Up Up and Away
At 6:00 am the peregrinos began to stir. I was already awake. I still wasn’t recovered from jet lag and was working on 3 hours of sleep. A free breakfast was included in the cost of the room. Breakfast was at 7 am and Rosie and I had agreed to leave right after breakfast. I had to roll up my sleeping bag, get everything packed and organized before I went down to eat. Breakfast consisted of toast, coffee and orange juice. I had two glasses of the best orange juice I have ever tasted, one piece of plain toast and a piece of untoasted toast. I picked up my sandwich that the albergue kitchen prepared for me, and we were off – cheese sandwich (Cheee in a baguette) stuffed in the outside pocket of my backpack.While we were leaving we saw the most beautiful sunrise.
About 20 steps out of the albergue we had to start climbing.
Rosie and I climbed and climbed with beautiful vistas on either side of us, ahead of us or behind us. Our fellow pereginos from the big communal dinner last night passed us by and greeted us with Buen Camino. Occasionally someone would walk our pace and we would have conversations. A Polish man spoke German with Rosie, my St. Louis friends from Corazonpuro passed us. Joette (from St. Louis) took my picture. We would see familiar backpacks in the far distance getting smaller and smaller as they walked in groups laughing and talking. Rosie and I huffed and puffed and stopped to take pictures.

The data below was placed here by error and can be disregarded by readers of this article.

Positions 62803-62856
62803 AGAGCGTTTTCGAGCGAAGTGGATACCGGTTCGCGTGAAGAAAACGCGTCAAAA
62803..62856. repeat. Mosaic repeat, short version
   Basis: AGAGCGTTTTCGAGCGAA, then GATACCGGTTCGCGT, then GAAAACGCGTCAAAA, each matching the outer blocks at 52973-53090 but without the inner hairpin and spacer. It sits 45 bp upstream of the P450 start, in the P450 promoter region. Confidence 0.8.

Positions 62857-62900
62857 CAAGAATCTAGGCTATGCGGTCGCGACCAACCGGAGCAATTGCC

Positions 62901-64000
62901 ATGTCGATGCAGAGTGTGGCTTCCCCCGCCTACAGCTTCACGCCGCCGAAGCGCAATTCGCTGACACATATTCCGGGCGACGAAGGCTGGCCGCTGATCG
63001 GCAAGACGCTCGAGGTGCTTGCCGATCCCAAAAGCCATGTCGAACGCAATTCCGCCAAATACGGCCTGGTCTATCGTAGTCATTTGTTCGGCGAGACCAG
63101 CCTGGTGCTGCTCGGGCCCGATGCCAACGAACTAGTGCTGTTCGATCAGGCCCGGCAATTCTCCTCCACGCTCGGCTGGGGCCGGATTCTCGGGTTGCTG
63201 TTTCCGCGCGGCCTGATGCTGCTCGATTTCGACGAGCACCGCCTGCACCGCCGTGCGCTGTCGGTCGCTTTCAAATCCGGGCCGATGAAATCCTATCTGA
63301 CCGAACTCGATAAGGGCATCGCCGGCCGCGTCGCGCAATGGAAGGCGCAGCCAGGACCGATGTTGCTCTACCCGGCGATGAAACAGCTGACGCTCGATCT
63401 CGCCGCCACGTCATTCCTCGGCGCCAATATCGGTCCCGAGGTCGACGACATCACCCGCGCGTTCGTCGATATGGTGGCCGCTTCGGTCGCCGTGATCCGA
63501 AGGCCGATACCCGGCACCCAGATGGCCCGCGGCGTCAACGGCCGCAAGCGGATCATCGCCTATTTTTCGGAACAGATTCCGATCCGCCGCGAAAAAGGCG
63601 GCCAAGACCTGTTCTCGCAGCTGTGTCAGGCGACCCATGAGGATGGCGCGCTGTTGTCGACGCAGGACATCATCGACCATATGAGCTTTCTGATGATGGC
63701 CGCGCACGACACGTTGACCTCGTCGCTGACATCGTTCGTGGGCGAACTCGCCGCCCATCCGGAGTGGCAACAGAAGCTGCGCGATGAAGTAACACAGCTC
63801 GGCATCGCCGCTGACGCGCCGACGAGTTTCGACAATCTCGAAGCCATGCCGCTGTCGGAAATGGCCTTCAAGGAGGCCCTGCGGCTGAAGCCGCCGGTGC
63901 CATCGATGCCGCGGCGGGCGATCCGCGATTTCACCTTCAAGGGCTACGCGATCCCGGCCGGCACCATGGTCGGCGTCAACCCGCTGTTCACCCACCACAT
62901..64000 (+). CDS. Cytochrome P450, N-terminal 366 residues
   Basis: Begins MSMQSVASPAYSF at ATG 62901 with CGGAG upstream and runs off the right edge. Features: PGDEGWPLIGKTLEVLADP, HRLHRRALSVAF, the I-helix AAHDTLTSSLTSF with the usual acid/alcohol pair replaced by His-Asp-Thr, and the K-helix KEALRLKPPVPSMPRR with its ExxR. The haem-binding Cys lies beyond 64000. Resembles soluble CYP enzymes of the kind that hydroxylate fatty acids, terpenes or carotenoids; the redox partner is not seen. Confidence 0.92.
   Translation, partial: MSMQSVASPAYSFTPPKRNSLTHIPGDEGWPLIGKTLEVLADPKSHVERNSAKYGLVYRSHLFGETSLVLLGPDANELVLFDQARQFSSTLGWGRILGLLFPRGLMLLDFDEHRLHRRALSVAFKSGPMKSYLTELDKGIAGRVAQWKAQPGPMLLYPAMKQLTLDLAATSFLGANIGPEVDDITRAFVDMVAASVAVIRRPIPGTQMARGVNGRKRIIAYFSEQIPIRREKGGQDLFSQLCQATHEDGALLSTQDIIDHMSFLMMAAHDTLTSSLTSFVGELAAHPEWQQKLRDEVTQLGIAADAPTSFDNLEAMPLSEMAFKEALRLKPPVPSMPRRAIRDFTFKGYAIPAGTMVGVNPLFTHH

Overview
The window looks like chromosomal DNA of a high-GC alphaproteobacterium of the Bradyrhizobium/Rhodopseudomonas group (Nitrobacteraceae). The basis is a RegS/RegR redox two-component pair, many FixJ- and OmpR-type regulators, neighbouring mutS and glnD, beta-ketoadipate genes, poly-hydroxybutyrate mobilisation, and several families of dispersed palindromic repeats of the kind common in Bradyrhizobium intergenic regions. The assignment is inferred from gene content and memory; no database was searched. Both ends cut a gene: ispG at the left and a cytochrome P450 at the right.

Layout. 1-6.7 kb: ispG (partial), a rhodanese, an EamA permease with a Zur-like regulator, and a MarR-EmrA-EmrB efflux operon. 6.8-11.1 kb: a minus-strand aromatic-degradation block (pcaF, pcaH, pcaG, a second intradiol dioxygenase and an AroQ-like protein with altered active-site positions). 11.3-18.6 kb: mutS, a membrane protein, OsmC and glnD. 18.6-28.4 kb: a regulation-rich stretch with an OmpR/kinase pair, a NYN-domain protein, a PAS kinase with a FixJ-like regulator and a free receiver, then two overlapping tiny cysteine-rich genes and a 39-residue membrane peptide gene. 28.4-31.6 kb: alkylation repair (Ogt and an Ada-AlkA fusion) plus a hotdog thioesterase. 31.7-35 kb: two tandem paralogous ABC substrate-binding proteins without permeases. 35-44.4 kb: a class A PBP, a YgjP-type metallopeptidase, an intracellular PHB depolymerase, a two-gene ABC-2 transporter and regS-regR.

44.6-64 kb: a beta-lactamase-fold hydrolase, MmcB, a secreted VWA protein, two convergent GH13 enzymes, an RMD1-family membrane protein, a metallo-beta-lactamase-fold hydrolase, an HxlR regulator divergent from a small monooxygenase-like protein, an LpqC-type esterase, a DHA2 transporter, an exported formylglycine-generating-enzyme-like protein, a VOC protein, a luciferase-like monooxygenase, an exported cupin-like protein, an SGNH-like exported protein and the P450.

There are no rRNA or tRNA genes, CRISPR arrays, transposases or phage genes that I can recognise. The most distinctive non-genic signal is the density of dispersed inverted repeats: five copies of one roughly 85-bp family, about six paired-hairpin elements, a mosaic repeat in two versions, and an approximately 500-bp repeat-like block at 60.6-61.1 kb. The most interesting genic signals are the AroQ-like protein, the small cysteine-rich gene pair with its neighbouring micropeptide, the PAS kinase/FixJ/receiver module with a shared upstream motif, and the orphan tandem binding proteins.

For some reason as I approached the statue I started singing “Hey Jude” and someone said to me “You are showing your age.” I thought more than a song is showing my age-like my speed up the mountain.
As we went higher, the temperature dropped and a howling wind came up from the valleys. Our hats were blowing off of us so I put on my ski mask. It is better than a beanie for keeping your ears warm.
About noon Rosie and I stopped for lunch about 100 feet from the Spanish border. Jeremy from Kent, England joined us. We sat on a grassy bank overlooking a grove of birch trees. The trees. Went right down the steep side. Of the mountain.. After lunch, we were soon in Spain and climbing in the snow. The wind howled worse than ever, coming over the snow passes and picking up speed in the valleys lashing itself on us furiously. One time it threw me into the bank and I would have fallen had I not had my hiking poles to keep me from going down. As we climbed and climbeds I lost Rosie, she kept her own pace this time and did not wait for me to catch up. I didn’t see her again until we reached Ronsavalles.
We climbed and we climbed and now I was being passed by people who had started hiking from SJPP that morning , I was often alone being pushed back and forth by the wind.. I wascarefulto stay away from the edge of the cliff and stayed closer to a bank, lodging my poles into the ground for support. On one steep rocky stretch, Jeremy from England caught up with me after one of his breaks and a Canadian lady joined is. The Canadian lady was so interested in the rocks,she kept looking down and picking them up. She said it was possible to find gems hereafter the rains. Speaking of rain, where was that big storm the pilgrim’s office told me about. It rained the night before at Orisson, causing pilgrims to rush to get their clothes off the line. I had paid to use the dryer.